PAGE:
As I’ve mentioned a few times on The Simple Dollar, one of the few heroes I have is John Wooden, the former basketball coach at UCLA in the 1950s, 1960s, and 1970s. I could tell you many things about him, but
A few years ago, I wrote about how John Wooden had taught me a lot about personal finance and over the years, I’ve read his books and many of interviews he’d given. Last year, I wrote anothe article about Wooden entitled Make Each Day Your Masterpiece, in which I looked a bit more deeply at one of the big ideas that Wooden talked about.
Simply put, the idea of making each day your masterpiece means that you try to live each day in a way that I would be content having myself judged upon. In other words, would I be happy if, at the end of my life, my entire personhood was judged on the kind of person I was today? It’s a call to do your best each and every day.
A few days ago, I conducted a written interview with a small newspaper (I’m not even sure if the article will be online anywhere – it’s not as of yet). One of the questions the interviewer asked of me was about that “masterpiece” article. How exactly do I make each day my masterpiece?
I offered a few ideas, but this question resided in my head since then and I’ve had a chance to really flesh them out.
First of all, I don’t strive for perfection on any day. The perfect is the enemy of the good, and even the greatest masterpieces in the world aren’t perfect. I strive instead for a day that, on the whole, has much more good in it than bad in it.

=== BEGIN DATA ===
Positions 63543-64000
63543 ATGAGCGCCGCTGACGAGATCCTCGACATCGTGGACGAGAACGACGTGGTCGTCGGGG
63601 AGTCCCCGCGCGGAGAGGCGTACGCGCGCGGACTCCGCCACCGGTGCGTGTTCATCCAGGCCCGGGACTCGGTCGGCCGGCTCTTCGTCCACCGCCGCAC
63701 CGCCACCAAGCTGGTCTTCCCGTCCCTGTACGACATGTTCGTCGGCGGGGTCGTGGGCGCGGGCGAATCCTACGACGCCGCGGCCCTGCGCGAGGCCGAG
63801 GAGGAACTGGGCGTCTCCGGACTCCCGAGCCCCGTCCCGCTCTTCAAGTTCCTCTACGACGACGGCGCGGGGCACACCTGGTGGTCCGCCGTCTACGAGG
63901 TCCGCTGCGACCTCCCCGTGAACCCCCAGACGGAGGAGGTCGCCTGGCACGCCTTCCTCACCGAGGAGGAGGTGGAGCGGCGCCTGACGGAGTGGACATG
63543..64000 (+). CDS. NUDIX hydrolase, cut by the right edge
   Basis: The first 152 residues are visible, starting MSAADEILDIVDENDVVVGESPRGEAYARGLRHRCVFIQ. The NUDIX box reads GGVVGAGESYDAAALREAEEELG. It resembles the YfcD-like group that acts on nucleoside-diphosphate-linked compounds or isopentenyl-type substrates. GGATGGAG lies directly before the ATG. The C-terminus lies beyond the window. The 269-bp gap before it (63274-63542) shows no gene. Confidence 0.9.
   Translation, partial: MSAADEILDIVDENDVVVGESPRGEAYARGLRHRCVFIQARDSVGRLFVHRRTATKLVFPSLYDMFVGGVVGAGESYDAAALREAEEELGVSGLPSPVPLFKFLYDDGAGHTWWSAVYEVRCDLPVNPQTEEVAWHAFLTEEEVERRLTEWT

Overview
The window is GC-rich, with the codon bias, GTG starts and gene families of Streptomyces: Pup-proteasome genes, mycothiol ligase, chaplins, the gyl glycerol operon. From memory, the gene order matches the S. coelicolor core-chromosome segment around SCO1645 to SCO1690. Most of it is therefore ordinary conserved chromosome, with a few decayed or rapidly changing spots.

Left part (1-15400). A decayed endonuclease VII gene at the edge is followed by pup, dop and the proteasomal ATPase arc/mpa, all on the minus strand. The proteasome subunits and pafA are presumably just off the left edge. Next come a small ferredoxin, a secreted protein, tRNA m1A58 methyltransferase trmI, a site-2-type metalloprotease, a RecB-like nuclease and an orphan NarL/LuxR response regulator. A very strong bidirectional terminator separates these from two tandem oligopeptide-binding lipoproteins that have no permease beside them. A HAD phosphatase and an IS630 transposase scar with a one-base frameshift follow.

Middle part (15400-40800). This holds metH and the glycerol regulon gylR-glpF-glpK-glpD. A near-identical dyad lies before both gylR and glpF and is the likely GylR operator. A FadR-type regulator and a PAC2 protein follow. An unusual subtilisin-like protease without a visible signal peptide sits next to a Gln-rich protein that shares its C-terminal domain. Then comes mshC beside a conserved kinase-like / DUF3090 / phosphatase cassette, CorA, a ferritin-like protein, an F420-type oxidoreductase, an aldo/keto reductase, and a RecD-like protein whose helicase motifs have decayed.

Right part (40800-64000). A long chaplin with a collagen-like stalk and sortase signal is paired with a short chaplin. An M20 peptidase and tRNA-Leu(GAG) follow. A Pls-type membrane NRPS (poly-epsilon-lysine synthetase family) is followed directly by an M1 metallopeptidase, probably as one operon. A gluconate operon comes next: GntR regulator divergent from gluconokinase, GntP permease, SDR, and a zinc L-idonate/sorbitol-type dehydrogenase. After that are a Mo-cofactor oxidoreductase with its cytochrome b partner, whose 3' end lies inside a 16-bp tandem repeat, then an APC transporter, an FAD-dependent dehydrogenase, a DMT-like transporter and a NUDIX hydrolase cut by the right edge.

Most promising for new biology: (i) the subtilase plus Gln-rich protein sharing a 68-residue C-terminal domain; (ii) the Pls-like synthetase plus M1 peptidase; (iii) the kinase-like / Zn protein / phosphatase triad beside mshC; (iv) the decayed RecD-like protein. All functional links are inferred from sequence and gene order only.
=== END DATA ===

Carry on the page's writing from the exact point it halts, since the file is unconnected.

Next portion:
I tell the people that I love the most that I do love them, and, if possible, I do something with them to express that love. I’ll kiss my wife and hold her close. I’ll play peek-a-boo with my infant son. I’ll play some variation of tag with my oldest child. I’ll run across the yard and sweep my daughter into my arms in a giant hug. I’ll give my parents a phone call and tell them something that will warm their hearts. It’s these little strokes, done over and over again in alignment with each other, that build a lasting relationship.
I laugh. Any day with laughter is a good day.
I read a book. Sometimes, I’ll read something very deep that makes me think. At other times, I’ll read the fluffiest page-turning science fiction or fantasy you’ll ever see. In either case, the process of turning the words on the page into things in my mind fills me in a way nothing else does.
I learn something new and practice something old. If my mind’s not working and growing, it’s getting old and stale.
I go out of my way for someone. Each day, I try to perform some “random act of kindness,” whether it’s known by a lot of people or by no one else at all. I’ll write a long response to a reader in need and send it to just them. I’ll help an old lady at the grocery store with her shopping. I’ll climb onto someone’s roof to retrieve a tree limb or a Frisbee.
I shoot for as many positive interactions as I can. I’ll talk to people who seem to feel out of place. I’ll raise my hand and get a conversation started. I’ll compliment random people on the street. The more good will I can add to the world, the better.
If I can do all of those things, then that day is a masterpiece. What else can I really ask for out of life?